Cold still threatens Calif. crops but it’s easing |

Cold still threatens Calif. crops but it’s easing

Icicles develop along a brick wall and on bushes as water from the sprinkler system freezes at a home on the corner of Willow Street and Peach Avenue in Hesperia, Calif, on Monday, Jan. 14, 2012. The extreme chill in the West comes as the eastern U.S., from Atlanta to New York City, is seeing spring-like weather. (AP Photo/The Victor Valley Daily Press, David Pardo)
AP | Daily Press

FRESNO — A cold snap that has California farmers struggling to protect a $1.5 billion citrus crop has slowly started to ease, though frigid temperatures were still the norm Tuesday morning throughout the state and across other parts of the West.

For a fifth night, temperatures in San Joaquin Valley, California’s agricultural heart, dipped as low as 21 degrees.

“It was still a critical night” even though the temperatures were a degree or two warmer than previously, said Bob Blakely, director of industry relations for Exeter-based California Citrus Mutual, an association representing 2,200 growers who have roughly 65 percent of the state’s citrus acreage.

Growers needed wind machines and irrigation to offset the cold, mainly with success. However, damage was predicted to the mandarin crop, a growing segment of the industry.

“We still think the navel oranges have come through in good shape,” Blakely said.

Protection didn’t come cheap.

Lindsey-based Robert LoBue — who grows 1,000 acres of citrus, including mandarins — said he runs one wind machine for every 10 acres and has to employ a crew to operate them.

“We’re very diligent, we run the wind and water all night,” LoBue said, “but we’re spending thousands of dollars to protect these crops.”

In urban centers, it was 39 degrees in downtown Los Angeles early Tuesday, while San Francisco had 37 and San Diego, 36.

The National Weather Service predicted another night of frosty weather, but forecasters said temperatures would begin to warm gradually as the week progressed. High pressure was building and temperatures could hit 70 again in Southern California by Thursday, forecasters said.

Some Lake Tahoe casinos on the California-Nevada border are cleaning up after below-zero temperatures caused major water damage.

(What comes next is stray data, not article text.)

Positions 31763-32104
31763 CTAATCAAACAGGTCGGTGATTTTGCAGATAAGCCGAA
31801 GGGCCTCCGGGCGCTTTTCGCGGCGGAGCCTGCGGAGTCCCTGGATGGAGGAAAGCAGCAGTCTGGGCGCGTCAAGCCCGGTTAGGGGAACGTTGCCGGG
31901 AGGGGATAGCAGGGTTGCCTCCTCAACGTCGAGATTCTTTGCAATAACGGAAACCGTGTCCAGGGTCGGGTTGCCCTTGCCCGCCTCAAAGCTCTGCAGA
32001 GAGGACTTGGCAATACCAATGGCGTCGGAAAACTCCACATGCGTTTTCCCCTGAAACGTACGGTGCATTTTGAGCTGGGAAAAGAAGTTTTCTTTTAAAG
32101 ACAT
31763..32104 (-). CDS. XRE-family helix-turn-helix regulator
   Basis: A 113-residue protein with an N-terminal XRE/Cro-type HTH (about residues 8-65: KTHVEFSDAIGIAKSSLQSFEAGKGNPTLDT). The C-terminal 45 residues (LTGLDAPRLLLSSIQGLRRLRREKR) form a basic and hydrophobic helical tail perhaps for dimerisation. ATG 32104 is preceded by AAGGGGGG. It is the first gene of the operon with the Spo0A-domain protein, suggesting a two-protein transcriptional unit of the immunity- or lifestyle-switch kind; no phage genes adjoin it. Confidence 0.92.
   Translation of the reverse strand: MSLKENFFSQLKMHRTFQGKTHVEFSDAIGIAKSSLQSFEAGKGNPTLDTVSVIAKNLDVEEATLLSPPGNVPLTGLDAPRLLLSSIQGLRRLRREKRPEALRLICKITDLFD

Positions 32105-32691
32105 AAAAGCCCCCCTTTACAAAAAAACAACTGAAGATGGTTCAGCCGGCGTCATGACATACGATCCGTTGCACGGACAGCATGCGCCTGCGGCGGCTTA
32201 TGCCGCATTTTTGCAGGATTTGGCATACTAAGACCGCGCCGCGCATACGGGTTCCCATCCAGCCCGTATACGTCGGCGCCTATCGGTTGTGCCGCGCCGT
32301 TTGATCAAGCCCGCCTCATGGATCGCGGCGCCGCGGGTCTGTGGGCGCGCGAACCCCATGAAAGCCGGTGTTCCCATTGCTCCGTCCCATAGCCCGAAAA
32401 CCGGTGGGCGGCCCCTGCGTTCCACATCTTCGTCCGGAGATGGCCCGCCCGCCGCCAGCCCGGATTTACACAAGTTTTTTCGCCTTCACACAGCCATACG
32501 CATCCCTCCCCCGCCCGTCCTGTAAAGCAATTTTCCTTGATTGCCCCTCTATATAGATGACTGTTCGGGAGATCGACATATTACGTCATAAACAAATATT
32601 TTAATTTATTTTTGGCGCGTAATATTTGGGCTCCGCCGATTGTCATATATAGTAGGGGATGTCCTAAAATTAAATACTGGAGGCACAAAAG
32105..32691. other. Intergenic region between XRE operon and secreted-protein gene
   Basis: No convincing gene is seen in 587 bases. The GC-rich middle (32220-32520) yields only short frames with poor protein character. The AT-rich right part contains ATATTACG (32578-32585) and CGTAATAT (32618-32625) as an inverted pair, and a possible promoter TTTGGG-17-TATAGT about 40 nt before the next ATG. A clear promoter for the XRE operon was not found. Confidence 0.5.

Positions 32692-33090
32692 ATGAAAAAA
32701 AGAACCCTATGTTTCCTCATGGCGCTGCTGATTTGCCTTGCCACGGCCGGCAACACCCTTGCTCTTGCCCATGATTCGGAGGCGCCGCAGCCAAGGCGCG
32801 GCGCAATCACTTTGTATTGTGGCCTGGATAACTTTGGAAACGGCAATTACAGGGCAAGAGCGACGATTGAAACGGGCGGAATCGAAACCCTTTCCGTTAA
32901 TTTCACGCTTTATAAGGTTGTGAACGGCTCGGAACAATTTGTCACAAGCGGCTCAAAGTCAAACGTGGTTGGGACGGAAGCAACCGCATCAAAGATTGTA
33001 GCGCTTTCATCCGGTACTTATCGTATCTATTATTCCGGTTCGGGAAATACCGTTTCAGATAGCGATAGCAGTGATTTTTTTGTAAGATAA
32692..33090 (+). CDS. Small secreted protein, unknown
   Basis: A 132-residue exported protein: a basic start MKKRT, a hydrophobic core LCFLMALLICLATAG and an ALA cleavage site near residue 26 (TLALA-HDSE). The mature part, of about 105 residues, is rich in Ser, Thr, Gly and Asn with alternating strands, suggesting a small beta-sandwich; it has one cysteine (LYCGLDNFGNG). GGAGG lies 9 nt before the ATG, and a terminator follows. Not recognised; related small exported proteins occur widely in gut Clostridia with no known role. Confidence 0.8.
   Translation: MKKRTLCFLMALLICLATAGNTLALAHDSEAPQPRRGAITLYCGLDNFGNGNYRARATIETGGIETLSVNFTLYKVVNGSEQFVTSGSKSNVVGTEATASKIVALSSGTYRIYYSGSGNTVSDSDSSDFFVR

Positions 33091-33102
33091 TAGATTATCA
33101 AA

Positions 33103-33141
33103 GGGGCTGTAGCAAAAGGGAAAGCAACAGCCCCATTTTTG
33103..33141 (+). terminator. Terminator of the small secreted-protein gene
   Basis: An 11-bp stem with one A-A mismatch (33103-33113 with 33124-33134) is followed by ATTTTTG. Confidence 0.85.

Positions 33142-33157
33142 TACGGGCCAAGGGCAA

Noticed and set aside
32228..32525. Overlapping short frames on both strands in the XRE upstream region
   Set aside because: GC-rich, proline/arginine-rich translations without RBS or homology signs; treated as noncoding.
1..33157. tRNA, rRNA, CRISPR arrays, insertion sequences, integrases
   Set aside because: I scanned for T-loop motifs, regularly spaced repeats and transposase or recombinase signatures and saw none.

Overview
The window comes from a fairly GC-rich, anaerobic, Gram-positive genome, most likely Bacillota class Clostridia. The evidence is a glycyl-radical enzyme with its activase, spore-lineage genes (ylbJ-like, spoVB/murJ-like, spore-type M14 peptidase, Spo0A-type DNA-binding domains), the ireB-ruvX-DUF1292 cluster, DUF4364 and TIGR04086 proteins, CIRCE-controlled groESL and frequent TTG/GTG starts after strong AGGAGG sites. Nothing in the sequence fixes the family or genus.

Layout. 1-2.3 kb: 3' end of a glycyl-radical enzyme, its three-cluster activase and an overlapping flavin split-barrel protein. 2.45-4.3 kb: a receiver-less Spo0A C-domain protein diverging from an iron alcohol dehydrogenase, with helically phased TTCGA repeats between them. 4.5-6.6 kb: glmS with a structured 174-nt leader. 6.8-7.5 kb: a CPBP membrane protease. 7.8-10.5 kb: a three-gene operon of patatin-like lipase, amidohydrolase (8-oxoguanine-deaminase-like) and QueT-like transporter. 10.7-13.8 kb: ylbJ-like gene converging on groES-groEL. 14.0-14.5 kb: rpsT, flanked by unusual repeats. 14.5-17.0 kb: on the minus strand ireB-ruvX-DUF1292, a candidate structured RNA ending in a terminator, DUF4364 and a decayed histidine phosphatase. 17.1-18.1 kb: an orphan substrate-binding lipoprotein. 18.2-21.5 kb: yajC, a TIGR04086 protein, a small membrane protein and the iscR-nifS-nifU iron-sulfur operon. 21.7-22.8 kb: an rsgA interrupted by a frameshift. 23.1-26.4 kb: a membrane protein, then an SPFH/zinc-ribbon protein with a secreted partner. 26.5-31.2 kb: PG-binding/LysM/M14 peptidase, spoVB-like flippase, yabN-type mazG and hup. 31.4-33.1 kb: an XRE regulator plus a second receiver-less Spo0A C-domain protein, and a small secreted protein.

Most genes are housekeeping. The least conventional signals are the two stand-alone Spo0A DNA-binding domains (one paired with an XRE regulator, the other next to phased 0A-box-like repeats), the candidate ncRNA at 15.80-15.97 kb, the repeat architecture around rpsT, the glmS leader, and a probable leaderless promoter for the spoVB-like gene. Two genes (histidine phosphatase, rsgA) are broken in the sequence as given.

Pipes burst at Harrah’s casino and sent thousands of gallons into the main, 18-story tower and a high-roller gambling area, said Tahoe-Douglas Fire Marshal Eric Geuvin. Flooding temporarily disabled the elevators.

Two sprinkler heads broke at Harvey’s casino, and another broken pipe sent water into the loading dock at the Horizon casino. At the MontBleu, an antifreeze system meant to prevent pipe breakage froze, he said.

In New Mexico, some public facilities were opening later than usual Tuesday because of winter weather conditions that include freezing temperatures and poor driving conditions. School districts from Albuquerque west to Gallup and north to the town of Las Vegas were also on two-hour delays Tuesday morning.

The cold already has damaged enough of the southwestern Arizona lettuce crop to impact prices, one agriculture official said.

The Yuma, Ariz., area provides much of the nation’s leafy greens during the winter, and farmers are reporting damage to many romaine and iceberg lettuce crops. The cold is freezing the heads of the lettuce and affecting the quality and yield, said Kurt Nolte, a Yuma-based agricultural agent for the University of Arizona.

The price for a carton of lettuce in Yuma two weeks ago was $7 to $8. As of Monday, it cost around $20 per carton, he said.

“That’s a result of cold weather in the Yuma area for the last six weeks,” Nolte said.

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